AfroPoets Famous Writers

Poem For My Father


for Quincy Trouppe, Sr.


father, it was an honor to be there, in the dugout
with you, the glory of great black men swinging their lives
as bats, at tiny white balls
burning in at unbelievable speeds, riding up & in & out
a curve breaking down wicked, like a ball falling off a table
moving away, snaking down, screwing its stitched magic
into chitlin circuit air, its comma seams spinning
again toward breakdown, dipping, like a hipster
bebopping a knee-dip stride in the charlie parker forties
wrist curling like a swan's neck
behind a "slick" black back
cupping an invisible ball of dreams


& you there father, regal as an african obeah man
sculpted out of wood from a sacred tree of no name no place
    origin
thick branches branching down into cherokee & someplace else
    lost
way back in africa, the sap running dry
crossing from north carolina into georgia, inside grandmother
    mary's
womb, where your mother had you in the violence of that red soil
ink blotter news gone now into blood graves
of american blues sponging rococo
truth long gone as dinosaurs
the agent-oranged landscape of former names
absent of african polysyllables, dry husk consonants there
now in their place, names flat as polluted rivers
& that guitar string smile always snaking across
virulent american redneck faces
scorching, like atomic heat mushrooming over nagasaki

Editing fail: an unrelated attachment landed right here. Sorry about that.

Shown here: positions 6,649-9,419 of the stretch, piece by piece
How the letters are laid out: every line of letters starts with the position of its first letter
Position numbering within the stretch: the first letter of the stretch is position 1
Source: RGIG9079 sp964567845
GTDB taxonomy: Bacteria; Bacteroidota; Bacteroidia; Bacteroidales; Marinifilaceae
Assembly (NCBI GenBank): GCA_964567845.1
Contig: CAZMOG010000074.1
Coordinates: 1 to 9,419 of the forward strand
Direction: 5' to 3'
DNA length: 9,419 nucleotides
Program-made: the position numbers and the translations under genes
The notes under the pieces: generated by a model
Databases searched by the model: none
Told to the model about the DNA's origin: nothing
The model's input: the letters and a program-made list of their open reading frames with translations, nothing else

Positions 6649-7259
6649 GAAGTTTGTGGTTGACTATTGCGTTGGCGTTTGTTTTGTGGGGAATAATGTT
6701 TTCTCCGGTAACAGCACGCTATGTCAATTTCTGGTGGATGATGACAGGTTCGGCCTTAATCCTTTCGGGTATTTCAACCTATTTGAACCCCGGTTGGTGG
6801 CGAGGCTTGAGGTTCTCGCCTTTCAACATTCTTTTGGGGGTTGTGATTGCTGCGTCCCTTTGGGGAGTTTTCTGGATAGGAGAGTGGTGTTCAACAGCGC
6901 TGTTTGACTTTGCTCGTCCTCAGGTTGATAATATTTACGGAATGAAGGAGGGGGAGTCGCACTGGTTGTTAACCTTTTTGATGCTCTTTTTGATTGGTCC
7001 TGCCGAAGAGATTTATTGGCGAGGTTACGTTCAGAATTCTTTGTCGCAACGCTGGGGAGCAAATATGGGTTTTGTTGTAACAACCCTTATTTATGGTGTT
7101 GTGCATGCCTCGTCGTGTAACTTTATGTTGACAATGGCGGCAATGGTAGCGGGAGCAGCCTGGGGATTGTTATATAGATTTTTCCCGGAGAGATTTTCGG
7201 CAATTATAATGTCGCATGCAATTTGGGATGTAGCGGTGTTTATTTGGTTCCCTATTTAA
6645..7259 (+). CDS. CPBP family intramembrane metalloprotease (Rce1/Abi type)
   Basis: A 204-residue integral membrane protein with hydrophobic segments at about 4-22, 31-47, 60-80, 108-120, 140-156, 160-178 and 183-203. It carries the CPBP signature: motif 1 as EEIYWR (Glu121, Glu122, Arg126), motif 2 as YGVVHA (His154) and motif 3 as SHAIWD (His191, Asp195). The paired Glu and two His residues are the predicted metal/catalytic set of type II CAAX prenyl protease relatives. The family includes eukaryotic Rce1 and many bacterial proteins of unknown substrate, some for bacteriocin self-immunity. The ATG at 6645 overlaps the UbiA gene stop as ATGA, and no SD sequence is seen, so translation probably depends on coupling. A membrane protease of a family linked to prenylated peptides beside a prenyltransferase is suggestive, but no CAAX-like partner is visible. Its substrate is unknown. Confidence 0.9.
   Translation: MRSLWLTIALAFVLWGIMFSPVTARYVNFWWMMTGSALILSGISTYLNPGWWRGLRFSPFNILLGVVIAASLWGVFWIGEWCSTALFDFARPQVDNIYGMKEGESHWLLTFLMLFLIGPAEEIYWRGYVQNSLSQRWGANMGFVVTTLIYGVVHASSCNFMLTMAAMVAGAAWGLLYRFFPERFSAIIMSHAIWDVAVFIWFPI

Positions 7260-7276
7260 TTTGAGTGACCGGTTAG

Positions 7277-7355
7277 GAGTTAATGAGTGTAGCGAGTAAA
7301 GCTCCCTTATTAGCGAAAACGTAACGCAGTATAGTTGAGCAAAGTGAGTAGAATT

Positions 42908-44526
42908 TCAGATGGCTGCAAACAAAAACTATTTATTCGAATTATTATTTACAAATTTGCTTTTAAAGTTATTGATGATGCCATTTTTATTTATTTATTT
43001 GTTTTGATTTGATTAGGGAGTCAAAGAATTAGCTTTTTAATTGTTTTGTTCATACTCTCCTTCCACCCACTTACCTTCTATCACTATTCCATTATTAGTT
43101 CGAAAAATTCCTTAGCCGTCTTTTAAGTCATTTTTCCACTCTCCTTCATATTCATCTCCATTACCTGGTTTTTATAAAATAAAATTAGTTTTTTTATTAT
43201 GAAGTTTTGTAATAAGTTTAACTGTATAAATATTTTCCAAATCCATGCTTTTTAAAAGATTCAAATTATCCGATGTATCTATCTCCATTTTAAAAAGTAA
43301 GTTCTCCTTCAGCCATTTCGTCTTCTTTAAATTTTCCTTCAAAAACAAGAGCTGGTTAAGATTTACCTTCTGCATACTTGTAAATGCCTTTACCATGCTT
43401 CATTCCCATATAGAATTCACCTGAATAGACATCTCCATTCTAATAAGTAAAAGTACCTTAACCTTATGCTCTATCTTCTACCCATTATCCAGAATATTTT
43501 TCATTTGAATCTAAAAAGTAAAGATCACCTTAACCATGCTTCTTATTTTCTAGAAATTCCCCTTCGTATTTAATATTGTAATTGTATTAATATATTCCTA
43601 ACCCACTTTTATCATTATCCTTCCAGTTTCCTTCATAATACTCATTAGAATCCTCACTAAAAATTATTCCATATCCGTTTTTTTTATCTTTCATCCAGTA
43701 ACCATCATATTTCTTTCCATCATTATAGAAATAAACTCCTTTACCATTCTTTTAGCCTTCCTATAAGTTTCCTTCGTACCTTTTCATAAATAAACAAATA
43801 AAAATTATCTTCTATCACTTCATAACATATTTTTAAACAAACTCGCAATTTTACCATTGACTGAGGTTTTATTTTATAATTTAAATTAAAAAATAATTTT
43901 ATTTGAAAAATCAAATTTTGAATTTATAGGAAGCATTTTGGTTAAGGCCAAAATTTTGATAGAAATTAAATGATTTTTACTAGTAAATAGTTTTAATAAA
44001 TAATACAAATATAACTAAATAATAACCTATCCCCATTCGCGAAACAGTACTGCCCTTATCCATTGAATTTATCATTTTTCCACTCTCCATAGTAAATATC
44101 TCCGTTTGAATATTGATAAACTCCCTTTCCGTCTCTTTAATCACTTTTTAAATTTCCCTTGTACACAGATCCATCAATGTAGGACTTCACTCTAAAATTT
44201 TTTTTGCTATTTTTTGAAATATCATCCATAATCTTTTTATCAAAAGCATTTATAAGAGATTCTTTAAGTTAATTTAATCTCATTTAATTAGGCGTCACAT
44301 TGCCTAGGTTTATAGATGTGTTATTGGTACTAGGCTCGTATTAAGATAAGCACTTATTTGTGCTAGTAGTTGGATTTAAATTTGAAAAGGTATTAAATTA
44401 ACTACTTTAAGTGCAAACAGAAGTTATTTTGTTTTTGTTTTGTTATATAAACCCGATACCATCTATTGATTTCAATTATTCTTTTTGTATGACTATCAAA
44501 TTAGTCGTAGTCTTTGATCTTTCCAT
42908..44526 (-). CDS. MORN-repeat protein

& hiroshima, the fever blistered shadows of it all
inked as etchings into sizzling concrete


but you there father through it all, a yardbird solo
riffin on bat & ball glory, breaking down the fabricated myths
of white major league legends, of who was better than who
beating them at their own crap
game with killer bats, as bud powell swung his silence into beauty
of a josh gibson home run skittering across piano keys of bleachers
shattering all manufactured legends up there in lights
struck out white knights on the risky edge of amazement
awe, the miraculous truth sluicing through
steeped & disguised in the blues
confluencing, like the point at the cross
when a fastball hides itself in a curve breaking
down & away in a wicked sly grin posed as an ass
scratching uncle tom, who like satchel paige
delivering his famed hesitation pitch before coming
back with a hard high fast one, is slicker, sliding
quicker than a professional hit man-
the deadliness of it all, the sudden strike
like that of the "brown bomber's" crossing right
of sugar ray robinson's lightning, cobra bite


& you there father through it all catching rhythms
of chono pozo balls drumming like conga beats into your catcher's
    mitt
hard & fast as "cool papa" bell jumping into bed
before the lights went out


of the old negro baseball league, a promise
a harbinger, of shock waves, soon come

Written by Quincy Troupe

Quincy Troupe Poets Page